Miles, Brayton (School: Ion Creanga Theoretical Lyceum)
Over the past decade, photovoltaic solar cells have been increasing in popularity exponentially despite their high cost. Photovoltaics are clean, robust, and flexible energy sources that can function in remote areas and are easy to transport and deploy when compared to other renewable energy solutions. Unfortunately, most existing solar panels are static and not optimally aligned with the sun throughout the day. During the first year of experimentation, a panel was created that could passively track the sun using carefully aligned Fresnel lenses, bi-metallic thermal actuators, and a steel axle. This provided nearly constant energy output throughout the day. However, the panel was only capitalizing on sunlight directly hitting its surface and not from reflected light. Instead of the panel tracking the sun for added power, two mirrors were added to both sides of the panel and moved throughout the day to image additional, otherwise wasted light directly onto the solar cell. A Fresnel lens, gears, and counterweights passively drove one mirror, while the other was manually driven. The apparatus was tested on a sunny day, and data was recorded and compared to a stationary panel on a comparable date. Results validated the project hypothesis, and proved that a passive heliostat would increase the power output of a solar cell.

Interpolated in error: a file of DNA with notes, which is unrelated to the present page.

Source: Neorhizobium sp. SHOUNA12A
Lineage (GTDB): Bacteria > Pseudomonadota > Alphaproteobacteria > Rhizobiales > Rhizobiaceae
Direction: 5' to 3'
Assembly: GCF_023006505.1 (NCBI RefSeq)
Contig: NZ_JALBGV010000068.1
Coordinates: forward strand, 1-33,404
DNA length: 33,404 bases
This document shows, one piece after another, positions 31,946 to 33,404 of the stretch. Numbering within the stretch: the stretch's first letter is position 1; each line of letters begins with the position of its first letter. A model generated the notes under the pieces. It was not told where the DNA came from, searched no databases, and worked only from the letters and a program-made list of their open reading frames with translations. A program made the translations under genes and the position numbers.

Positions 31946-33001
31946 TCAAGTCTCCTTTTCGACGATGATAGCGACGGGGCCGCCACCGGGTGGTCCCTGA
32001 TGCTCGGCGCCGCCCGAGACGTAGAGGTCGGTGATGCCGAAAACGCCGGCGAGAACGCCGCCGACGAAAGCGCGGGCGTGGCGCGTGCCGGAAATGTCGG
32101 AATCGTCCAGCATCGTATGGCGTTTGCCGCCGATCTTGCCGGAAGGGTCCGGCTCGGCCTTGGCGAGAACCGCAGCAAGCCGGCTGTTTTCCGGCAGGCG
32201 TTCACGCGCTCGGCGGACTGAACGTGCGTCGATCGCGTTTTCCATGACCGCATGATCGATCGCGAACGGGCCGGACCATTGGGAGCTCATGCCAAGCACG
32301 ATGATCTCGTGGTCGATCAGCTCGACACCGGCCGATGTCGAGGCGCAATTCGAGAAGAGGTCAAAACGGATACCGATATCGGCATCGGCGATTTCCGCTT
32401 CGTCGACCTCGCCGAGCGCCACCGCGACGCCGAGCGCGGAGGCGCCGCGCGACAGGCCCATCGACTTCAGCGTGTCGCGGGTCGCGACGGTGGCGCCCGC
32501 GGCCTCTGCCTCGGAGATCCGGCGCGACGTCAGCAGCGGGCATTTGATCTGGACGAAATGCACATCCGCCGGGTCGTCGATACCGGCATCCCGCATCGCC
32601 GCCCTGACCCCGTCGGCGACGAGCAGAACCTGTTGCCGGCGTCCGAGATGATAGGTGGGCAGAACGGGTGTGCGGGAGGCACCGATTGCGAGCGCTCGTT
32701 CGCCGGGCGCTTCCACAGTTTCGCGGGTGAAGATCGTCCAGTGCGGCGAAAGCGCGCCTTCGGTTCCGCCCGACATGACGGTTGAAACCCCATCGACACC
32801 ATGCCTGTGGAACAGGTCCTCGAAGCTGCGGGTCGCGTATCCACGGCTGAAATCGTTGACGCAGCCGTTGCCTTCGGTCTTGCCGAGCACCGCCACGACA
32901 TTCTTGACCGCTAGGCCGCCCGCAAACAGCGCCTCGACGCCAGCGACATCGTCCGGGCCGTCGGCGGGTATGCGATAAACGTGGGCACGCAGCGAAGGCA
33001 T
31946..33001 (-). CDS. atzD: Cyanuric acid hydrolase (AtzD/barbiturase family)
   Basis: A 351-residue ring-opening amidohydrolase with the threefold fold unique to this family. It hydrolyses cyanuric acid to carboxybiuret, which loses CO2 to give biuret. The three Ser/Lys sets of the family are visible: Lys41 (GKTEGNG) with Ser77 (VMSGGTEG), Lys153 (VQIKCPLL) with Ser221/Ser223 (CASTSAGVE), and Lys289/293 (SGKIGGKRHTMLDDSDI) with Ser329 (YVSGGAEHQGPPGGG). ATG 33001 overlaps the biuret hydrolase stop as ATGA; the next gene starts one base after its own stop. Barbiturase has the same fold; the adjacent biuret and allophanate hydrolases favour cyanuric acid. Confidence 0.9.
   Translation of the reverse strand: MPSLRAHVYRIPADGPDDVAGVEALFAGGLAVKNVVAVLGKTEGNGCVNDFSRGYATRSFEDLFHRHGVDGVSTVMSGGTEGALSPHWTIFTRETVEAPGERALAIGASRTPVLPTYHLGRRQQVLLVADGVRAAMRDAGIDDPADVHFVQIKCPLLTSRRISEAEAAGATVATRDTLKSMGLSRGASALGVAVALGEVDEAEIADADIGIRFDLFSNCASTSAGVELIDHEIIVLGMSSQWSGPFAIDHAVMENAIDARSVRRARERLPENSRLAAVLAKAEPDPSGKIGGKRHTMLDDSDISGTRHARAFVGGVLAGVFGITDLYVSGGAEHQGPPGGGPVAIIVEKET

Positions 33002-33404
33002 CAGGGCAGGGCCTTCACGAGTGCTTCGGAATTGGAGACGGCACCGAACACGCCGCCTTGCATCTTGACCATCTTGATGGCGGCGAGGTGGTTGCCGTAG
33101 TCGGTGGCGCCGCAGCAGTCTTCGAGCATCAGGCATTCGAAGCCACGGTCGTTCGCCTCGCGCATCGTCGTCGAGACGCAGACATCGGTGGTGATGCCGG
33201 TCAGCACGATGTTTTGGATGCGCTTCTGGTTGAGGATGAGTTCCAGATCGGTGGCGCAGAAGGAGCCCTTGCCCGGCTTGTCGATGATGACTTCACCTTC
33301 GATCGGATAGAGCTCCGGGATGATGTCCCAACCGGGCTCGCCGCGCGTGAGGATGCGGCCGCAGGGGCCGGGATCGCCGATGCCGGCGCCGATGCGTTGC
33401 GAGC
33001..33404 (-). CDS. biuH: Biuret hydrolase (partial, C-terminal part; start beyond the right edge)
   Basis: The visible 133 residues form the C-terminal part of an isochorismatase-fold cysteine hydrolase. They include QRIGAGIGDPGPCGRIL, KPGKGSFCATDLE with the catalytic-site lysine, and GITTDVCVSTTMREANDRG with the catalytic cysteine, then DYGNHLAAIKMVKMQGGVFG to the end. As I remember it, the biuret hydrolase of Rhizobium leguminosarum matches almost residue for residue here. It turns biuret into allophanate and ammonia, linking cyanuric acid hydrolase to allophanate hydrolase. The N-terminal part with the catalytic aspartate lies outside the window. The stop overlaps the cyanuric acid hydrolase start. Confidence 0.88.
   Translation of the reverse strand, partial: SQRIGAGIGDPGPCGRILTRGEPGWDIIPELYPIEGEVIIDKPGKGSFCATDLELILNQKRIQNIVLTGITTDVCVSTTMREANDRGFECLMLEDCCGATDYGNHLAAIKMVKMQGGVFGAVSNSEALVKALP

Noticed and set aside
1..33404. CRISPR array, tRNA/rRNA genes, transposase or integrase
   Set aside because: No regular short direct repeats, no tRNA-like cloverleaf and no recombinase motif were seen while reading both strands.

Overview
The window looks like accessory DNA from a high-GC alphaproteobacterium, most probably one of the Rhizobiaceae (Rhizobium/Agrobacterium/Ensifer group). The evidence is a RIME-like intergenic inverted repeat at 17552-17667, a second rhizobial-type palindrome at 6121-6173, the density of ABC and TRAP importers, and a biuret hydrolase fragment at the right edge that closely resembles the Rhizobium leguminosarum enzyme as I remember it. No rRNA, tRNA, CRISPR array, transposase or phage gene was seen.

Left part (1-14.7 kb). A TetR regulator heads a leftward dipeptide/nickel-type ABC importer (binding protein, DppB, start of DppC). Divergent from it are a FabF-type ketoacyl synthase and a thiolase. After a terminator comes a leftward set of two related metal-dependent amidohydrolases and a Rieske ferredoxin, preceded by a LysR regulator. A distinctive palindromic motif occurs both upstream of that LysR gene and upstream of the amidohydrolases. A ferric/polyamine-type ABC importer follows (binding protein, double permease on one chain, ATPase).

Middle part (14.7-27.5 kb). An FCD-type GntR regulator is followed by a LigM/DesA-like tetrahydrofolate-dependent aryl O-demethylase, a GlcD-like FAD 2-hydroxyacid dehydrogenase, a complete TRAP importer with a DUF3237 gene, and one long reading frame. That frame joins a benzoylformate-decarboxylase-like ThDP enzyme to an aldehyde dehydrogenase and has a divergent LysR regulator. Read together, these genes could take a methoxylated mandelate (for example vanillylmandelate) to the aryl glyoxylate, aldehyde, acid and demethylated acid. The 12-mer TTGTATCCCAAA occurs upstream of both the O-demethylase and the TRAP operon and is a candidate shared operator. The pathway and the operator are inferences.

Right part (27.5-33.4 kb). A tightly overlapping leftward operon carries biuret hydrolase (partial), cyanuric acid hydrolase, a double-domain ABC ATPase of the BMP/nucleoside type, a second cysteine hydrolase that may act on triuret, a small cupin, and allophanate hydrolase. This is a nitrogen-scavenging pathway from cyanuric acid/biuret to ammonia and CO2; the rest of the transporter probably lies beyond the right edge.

Third Award of $1,000